Thursday, May 30, 2013

My 17th Little Thing

Recap:  I have been horizontally productive, completing many tasks on my list from last week.  I have also napped a lot and grown larger.

Week 17:  Encourage purpose-based learning

Sophomore year I had to take geometry.  I made it through algebra the year before and did well.  Geometry is not algebra.  Add to that I also took chemistry the same year (math in science is not okay), and there was the TAAS test and it’s math portion to contend with. (TAAS was our STAAR test back then and stood for “multiple choice ways to make you feel like a dumb-@$$", same as what STAAR stands for.)  I barely passed geometry with the main focus being on just that:  passing.  I learned close to nothing because I was so behind by the end of the first nine weeks I could not have crammed all that junk in my brain no matter what.  As opposed to having the option of slowing down to really learn, I was fast tracked to pass so I wouldn’t be a “failure” who had to repeat geometry.  God bless my teacher for all her hard work and for helping me slide by with a C-.  It wasn’t her fault I learned nothing, but I am so scared of geometry I had panic attacks trying to teach my children shapes.  I also dropped out of chemistry the first nine weeks.  I passed the TAAS math test by one question.  Tenth grade taught me an important lesson:  It stinks to feel stupid.  And hard work forced on a person by standardized testing and other people’s timelines does not particularly amount to success.  It amounts to a person working hard, still feeling like a failure, and not sure what went wrong. 

I carried this lesson with me, opting out of all higher level math classes in high school and college.  I opted out of any science classes that might somehow sneak math in as well. (I took anatomy because I can count bones.)  I decided I was stupid in math.  I was called artsy.  The label was fine with me because at least it meant I wasn’t bad at everything.  Just things with numbers.

My daughter taught me this week what I may have missed:  I did not see a purpose in geometry and I wasn’t ready for it.  I still tried because of the fear of being called a failure.  That wasn’t enough to make it stick.

This week Wren was working on a connect the dots book when she reached numbers she could count but did not recognize the looks of.  For instance, counting to 50 and knowing what 50 looks like are two different things.  Attempting to figure this out on her own led to her saying, “Look what I made” and me responding, “Oh, um, yes a…possum?” 

Wren:  I think it’s an owl. 

Me:  An owl possum?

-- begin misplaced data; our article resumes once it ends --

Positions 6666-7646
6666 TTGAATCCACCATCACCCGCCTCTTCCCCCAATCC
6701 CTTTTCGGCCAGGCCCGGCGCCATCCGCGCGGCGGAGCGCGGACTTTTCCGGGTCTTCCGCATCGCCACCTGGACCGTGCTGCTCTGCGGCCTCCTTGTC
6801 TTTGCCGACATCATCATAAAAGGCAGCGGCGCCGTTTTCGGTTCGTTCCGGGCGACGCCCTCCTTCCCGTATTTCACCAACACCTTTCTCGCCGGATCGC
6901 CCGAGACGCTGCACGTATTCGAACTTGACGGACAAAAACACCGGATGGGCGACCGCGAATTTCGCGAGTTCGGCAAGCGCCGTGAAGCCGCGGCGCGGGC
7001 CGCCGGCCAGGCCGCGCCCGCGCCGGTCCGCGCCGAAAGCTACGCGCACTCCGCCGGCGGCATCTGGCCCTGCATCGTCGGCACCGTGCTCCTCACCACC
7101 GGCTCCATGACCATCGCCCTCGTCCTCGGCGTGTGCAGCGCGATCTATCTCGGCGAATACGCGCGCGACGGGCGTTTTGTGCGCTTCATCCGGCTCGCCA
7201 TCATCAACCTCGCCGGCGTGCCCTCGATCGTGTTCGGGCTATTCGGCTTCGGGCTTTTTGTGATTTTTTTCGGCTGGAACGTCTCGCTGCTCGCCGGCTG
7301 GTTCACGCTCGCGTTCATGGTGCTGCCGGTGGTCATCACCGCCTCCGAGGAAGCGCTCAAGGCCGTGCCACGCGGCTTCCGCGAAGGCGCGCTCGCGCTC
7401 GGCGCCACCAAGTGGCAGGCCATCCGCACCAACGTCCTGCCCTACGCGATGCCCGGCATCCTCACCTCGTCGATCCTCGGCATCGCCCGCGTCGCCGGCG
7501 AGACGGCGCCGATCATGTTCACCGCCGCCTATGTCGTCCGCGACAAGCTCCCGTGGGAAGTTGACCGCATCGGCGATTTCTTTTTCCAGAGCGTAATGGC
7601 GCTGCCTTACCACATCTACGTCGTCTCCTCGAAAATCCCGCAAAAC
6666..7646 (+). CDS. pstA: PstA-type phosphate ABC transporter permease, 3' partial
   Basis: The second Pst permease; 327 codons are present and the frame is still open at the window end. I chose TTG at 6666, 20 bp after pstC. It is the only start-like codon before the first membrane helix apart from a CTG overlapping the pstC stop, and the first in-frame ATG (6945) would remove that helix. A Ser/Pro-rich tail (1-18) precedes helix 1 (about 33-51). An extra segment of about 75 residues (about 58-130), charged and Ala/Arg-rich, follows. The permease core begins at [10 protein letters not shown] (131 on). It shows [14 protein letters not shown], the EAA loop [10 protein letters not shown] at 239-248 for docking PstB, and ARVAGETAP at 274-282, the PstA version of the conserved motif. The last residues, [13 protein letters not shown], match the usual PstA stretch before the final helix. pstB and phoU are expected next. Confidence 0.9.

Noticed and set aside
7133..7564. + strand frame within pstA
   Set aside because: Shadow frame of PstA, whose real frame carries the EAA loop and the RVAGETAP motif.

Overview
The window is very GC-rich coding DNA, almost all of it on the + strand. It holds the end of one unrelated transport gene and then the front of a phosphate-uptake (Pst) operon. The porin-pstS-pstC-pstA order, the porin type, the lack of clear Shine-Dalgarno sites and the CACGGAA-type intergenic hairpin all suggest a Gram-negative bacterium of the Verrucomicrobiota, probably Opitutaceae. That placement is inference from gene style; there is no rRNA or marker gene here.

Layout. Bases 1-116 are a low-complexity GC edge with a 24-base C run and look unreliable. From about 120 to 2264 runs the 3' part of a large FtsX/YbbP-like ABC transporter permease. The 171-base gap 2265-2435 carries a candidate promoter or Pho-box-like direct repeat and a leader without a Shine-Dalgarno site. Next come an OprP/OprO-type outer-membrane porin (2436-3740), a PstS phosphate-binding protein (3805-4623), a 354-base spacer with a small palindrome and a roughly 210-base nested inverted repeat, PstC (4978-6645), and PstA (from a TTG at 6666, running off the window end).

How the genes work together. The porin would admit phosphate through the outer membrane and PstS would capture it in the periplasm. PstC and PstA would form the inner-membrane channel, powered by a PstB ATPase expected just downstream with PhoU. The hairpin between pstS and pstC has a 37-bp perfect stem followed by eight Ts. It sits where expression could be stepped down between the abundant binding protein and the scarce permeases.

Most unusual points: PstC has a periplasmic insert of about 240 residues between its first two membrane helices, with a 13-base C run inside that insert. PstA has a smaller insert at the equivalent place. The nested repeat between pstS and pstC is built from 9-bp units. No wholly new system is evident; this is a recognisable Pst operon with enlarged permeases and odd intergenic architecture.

Wren:  Hmmm…

Realizing some lines were connected to the wrong places, she started asking me “what’s 1 next to 6” and I would say 16 and so on.  After a few times, I decided to make her flash cards to help her out.  By the time I finished, my daughter had completed another page of number connect the dots perfectly with every line in the correct place from 1-30.  She figured out the pattern.  Why?  Because she did not want to create another picture that looked like a possible owl possum.  She wanted to see what the picture was supposed to be.  She saw a purpose in figuring it out, so she did.  No threat of failure.  No force from an outside source.  She wanted to learn. 

 As we continue in our very early and primitive homeschool endeavors, I want to remember this lesson.  Sure, I will introduce some ideas and concepts and basics and wait for the kids to be ready to latch on, but purpose and readiness are key.  When they are ready they will learn, and when they see a purpose it won’t have to be a struggle.  And if they need three years to understand proofs and theorems, whatever. (Does anyone use those?  Please chime in; I still don’t get it.)

I am focusing on this specifically this week because I am mapping out a very loose plan of what September-August for homeschool will look like, and I don’t want to get overly wrapped up in the details.  If we try something and no one is ready or finds purpose at that time, moving on.  I don’t want my kids to have the sophomore year experience if possible.  They will be challenged; they will learn to do difficult things, but I would like it to not be at the cost of their dignity and self-worth.

Wren telling Sammy, "I am rolling you up in a manger."  We may need to work on the
definition of manger.

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